Have you ever stared at a photo of a food dish, and instantly thought that something looked a little odd? Like the shot wasn’t quite bang on, but you can’t quite put your finger on what it is? Chances are the dish hasn’t been shot using its hero angle.
You can have the freshest ingredients, the maddest styling skills, and be able to tame ever changing natural light, but if your angle isn’t complimentary to the food you’re shooting – you’re missing out on the full potential of creating a powerful food image.
Never fear though, the secret to finding the hero angle in food photography is simple. Just approach the shoot with two things in mind; the height of the dish and/or the props, and the layers contained in them.
The Height of Your Dish and Props
The height of food basically falls into two categories; tall or flat.
Tall subjects are simply anything with height – like a bundt cake, an ice cream cone, or a burger with the lot. For tall subject you will usually default to shooting somewhere between a 45 degree angle to straight on. Going beyond 45 degrees can sometimes limit being able to see the full dish and layering.
Flat subjects are simply anything whose width is inherently larger than its height – like a tart, a cookie, or a pancake. For these types of subjects, default to shooting somewhere between straight above and a 75 degree angle. Going too close to 45 degrees will also accentuate their flat qualities.
But what about everything else? What about soup, salad, or how about liquids? I am so glad you asked, because this is where the fun starts.
There are quite a few foods that are dependant on serve-ware. A burger or cake can hold their own, but liquids, soups, salads, and puddings cannot. Which category these guys fall into is dependent on the food styling prop in which they are presented.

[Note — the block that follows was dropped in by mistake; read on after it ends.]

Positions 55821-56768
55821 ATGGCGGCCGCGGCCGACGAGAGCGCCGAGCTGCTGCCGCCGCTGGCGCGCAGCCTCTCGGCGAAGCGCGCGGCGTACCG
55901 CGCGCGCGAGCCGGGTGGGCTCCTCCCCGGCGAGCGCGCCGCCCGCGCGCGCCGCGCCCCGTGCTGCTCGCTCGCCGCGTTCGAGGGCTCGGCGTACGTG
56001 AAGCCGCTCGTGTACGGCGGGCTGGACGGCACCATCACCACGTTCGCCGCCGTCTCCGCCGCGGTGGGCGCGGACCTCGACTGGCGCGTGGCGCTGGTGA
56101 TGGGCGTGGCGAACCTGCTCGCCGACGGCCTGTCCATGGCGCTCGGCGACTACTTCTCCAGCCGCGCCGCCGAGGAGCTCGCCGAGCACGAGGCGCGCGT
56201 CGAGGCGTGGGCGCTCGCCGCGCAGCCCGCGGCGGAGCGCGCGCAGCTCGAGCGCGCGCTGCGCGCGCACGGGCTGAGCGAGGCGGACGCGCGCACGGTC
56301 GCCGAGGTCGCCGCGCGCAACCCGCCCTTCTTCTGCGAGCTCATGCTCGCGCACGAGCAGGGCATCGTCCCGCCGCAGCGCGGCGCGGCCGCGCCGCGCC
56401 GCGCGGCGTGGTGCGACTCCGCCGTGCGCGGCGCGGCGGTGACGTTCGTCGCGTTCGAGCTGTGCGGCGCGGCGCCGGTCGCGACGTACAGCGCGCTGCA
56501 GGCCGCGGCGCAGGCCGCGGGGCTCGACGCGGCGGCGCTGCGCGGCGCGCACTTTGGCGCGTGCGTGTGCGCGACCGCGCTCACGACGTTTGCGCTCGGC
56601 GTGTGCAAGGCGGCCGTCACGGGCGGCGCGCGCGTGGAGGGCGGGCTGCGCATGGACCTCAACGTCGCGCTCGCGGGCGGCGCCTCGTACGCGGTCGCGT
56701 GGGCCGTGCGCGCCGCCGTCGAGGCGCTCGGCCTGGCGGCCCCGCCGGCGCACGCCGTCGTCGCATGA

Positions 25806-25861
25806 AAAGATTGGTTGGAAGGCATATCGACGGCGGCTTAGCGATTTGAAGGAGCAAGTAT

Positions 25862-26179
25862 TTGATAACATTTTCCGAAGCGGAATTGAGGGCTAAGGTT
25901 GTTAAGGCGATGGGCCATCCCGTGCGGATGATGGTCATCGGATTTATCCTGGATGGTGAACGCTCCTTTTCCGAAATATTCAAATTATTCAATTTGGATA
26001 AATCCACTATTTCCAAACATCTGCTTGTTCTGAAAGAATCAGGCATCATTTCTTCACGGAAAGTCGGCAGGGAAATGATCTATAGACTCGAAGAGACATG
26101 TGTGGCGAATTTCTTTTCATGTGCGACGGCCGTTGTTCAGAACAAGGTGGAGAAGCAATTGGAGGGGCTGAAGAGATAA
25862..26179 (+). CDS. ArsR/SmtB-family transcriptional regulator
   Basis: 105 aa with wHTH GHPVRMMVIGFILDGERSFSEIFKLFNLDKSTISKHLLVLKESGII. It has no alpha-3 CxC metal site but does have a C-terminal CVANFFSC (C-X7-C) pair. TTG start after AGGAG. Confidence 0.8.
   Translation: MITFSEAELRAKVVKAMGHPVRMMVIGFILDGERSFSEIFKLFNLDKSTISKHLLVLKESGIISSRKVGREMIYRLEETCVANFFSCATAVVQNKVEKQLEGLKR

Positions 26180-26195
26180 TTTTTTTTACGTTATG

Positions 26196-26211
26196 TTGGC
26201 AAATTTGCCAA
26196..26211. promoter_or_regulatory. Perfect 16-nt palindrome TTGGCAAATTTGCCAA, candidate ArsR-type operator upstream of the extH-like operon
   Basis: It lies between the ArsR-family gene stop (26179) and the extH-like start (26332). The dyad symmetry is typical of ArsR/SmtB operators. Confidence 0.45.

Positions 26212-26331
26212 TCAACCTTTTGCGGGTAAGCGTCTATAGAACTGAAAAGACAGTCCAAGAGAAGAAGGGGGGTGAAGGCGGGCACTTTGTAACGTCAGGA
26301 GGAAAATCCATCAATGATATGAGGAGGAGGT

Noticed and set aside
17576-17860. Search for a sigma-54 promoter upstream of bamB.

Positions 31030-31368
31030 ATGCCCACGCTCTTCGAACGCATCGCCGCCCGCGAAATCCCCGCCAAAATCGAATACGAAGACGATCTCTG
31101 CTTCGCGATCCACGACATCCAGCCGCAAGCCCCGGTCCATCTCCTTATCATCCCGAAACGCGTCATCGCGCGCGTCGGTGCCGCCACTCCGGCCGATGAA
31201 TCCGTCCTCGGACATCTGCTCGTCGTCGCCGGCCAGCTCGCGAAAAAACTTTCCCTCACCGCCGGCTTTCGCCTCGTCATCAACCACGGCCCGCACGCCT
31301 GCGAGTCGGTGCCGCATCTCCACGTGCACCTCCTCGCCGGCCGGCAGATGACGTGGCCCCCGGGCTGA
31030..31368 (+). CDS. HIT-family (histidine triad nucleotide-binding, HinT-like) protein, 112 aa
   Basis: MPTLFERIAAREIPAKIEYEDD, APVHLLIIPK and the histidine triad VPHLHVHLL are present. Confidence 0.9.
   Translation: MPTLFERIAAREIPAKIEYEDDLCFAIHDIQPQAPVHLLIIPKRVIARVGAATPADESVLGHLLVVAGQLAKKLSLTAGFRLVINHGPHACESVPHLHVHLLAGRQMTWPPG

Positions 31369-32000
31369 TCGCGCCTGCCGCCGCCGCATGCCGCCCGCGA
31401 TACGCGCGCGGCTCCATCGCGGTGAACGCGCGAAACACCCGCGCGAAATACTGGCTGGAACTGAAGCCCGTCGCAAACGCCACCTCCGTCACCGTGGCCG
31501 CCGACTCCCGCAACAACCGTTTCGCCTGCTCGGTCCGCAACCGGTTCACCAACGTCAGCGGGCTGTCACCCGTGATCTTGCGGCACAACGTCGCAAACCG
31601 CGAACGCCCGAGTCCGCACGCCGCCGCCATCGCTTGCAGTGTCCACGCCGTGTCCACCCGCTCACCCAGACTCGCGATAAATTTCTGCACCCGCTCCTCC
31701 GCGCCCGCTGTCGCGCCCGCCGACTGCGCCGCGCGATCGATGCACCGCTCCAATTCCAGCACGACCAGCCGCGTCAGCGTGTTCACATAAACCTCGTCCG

Take soup for instance, is it being served in a bowl, or is it a fancy cold soup served in a tall shot glass? The salad, is it served on a plate or a large glass bowl? What sort of holder is the liquid in; tall, short, opaque? Is it in a flat tray because you’re about to freeze it and turn into granita?
Oh the possibilities are endless! But remember, they all fall into two categories, so you’ve got a 50/50 shot of getting it right. I’m pretty sure you’ve got this.
The Layers in Your Dish and on Set
There are two things to consider when thinking about layers in food photography. The layers present in your food dish and the layers present on set.
Layers in a dish are the number of visual components in a recipe. The classic example is a burger with seven layers, bun, meat patty, cheese, sauce, slice of tomato, lettuce, bun. Or a layer cake with seven layers, cake, jam, cream, cake, jam, cream, cake. So to get the best food photography shots, you’ll want to choose an angle that exposes these layers in their best light.
Layers on set are the number of elements or props that you have on your set (props) on top of one another. For example, napkin, plate, and garnish would be three layers and would appear on top of one another. I don’t count the food/recipe as a layer as it is the subject and will always be present. If the prop layers are an important part of telling the food story, you’ll want to make sure your angle captures those elements too.
Putting it all Together
Now that you’ve thought about the height of your dish and the layers, you can marry those two, in order to figure out your hero angle. Let’s look at some examples.